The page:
Abstract: In this talk, we review recent contributions on statistical theory to infer path properties of volatility. The interest is in the latent volatility of an Itô semimartingale, the latter being discretely observed over a fixed time horizon. We consider tests to discriminate continuous paths from paths with volatility jumps. Both a local test for jumps at specified times and a global test for jumps over the whole observation interval are discussed. We establish consistency and optimality properties under infill asymptotics, also for observations with additional additive noise. Recently, there is high interest in the smoothness regularity of the volatility process as conflicting models are proposed in the literature. To address this point, we consider inference on the Hurst exponent of fractional stochastic volatility processes. Even though the regularity of the volatility determines optimal spot volatility estimation methods, forecasting techniques and the volatility persistence, identifiability is an unsolved question in high-frequency statistics. We discuss a first approach which can reveal if path properties are stable over time or changing. Eventually, we discuss some recent considerations and conjectures on this open question. The related easier problem of inference on the Hurst exponent from direct discrete observations of a fractional Brownian motion is also visited.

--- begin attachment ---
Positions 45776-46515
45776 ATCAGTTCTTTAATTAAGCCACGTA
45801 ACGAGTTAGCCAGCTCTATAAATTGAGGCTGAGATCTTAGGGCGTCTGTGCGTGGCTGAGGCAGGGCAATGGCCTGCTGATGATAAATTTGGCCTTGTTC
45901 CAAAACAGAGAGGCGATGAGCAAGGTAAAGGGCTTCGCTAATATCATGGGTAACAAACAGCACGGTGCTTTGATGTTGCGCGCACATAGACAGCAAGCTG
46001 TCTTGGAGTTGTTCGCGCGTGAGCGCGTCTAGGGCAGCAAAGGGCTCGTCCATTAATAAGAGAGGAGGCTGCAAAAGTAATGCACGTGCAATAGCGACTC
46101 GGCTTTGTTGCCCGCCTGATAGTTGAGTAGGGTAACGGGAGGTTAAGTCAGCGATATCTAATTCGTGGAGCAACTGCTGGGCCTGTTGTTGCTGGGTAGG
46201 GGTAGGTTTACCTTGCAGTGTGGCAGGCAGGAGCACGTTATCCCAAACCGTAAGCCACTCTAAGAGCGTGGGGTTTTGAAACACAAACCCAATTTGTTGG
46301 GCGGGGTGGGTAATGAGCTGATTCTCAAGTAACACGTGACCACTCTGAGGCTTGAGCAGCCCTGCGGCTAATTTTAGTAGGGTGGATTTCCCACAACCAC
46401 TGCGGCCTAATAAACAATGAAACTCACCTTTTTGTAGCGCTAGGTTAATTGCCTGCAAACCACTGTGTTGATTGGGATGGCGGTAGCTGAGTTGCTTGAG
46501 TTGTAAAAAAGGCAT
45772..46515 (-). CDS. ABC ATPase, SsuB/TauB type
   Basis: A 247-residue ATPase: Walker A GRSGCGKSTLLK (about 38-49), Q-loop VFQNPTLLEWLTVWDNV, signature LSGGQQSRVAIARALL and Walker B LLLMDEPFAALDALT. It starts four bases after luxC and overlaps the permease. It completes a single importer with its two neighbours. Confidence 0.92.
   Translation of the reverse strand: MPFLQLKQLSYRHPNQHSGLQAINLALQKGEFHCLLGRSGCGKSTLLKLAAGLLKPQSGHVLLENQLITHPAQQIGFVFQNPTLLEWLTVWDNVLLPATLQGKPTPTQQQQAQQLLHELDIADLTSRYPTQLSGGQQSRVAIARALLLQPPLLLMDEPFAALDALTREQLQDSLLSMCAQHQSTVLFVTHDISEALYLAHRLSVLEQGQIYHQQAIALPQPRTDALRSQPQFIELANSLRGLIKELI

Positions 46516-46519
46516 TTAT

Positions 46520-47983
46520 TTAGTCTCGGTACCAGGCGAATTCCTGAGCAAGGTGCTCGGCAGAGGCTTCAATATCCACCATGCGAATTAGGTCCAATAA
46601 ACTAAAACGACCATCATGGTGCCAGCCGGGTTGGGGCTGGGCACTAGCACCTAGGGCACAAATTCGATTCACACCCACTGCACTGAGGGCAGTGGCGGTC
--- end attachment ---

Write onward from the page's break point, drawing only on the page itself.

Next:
28. November 2018
Melanie Schienle (KIT)
05. Dezember 2018
Matthias Löffler (Cambridge)
Spectral thresholding for Markov chain transition operators